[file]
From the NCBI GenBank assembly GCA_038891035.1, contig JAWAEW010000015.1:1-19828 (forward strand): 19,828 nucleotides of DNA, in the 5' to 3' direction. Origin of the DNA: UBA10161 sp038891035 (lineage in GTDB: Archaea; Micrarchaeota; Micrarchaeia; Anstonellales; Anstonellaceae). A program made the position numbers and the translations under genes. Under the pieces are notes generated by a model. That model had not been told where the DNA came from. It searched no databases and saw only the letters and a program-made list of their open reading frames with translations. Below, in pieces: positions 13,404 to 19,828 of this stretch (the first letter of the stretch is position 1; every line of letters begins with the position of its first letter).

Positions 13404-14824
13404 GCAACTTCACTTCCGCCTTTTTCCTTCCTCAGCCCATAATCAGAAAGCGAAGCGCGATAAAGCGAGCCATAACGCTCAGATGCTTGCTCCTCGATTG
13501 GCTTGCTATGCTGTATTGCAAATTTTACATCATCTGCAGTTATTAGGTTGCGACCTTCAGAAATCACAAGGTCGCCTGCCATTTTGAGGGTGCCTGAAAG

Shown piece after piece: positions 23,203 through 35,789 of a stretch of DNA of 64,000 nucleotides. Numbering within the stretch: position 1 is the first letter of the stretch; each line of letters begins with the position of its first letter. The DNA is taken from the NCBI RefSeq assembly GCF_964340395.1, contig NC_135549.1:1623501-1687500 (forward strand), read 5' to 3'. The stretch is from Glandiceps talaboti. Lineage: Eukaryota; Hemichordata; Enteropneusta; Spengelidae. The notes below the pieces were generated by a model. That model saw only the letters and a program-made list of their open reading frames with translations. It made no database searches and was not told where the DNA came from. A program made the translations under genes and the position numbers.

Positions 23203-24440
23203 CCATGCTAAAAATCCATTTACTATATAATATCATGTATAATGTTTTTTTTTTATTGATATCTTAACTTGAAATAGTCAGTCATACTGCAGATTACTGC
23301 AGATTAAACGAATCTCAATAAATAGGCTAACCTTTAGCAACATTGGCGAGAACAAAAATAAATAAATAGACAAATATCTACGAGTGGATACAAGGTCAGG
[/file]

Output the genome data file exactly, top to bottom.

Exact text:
From the NCBI GenBank assembly GCA_038891035.1, contig JAWAEW010000015.1:1-19828 (forward strand): 19,828 nucleotides of DNA, in the 5' to 3' direction. Origin of the DNA: UBA10161 sp038891035 (lineage in GTDB: Archaea; Micrarchaeota; Micrarchaeia; Anstonellales; Anstonellaceae). A program made the position numbers and the translations under genes. Under the pieces are notes generated by a model. That model had not been told where the DNA came from. It searched no databases and saw only the letters and a program-made list of their open reading frames with translations. Below, in pieces: positions 13,404 to 19,828 of this stretch (the first letter of the stretch is position 1; every line of letters begins with the position of its first letter).

Positions 13404-14824
13404 GCAACTTCACTTCCGCCTTTTTCCTTCCTCAGCCCATAATCAGAAAGCGAAGCGCGATAAAGCGAGCCATAACGCTCAGATGCTTGCTCCTCGATTG
13501 GCTTGCTATGCTGTATTGCAAATTTTACATCATCTGCAGTTATTAGGTTGCGACCTTCAGAAATCACAAGGTCGCCTGCCATTTTGAGGGTGCCTGAAAG

Shown piece after piece: positions 23,203 through 35,789 of a stretch of DNA of 64,000 nucleotides. Numbering within the stretch: position 1 is the first letter of the stretch; each line of letters begins with the position of its first letter. The DNA is taken from the NCBI RefSeq assembly GCF_964340395.1, contig NC_135549.1:1623501-1687500 (forward strand), read 5' to 3'. The stretch is from Glandiceps talaboti. Lineage: Eukaryota; Hemichordata; Enteropneusta; Spengelidae. The notes below the pieces were generated by a model. That model saw only the letters and a program-made list of their open reading frames with translations. It made no database searches and was not told where the DNA came from. A program made the translations under genes and the position numbers.

Positions 23203-24440
23203 CCATGCTAAAAATCCATTTACTATATAATATCATGTATAATGTTTTTTTTTTATTGATATCTTAACTTGAAATAGTCAGTCATACTGCAGATTACTGC
23301 AGATTAAACGAATCTCAATAAATAGGCTAACCTTTAGCAACATTGGCGAGAACAAAAATAAATAAATAGACAAATATCTACGAGTGGATACAAGGTCAGG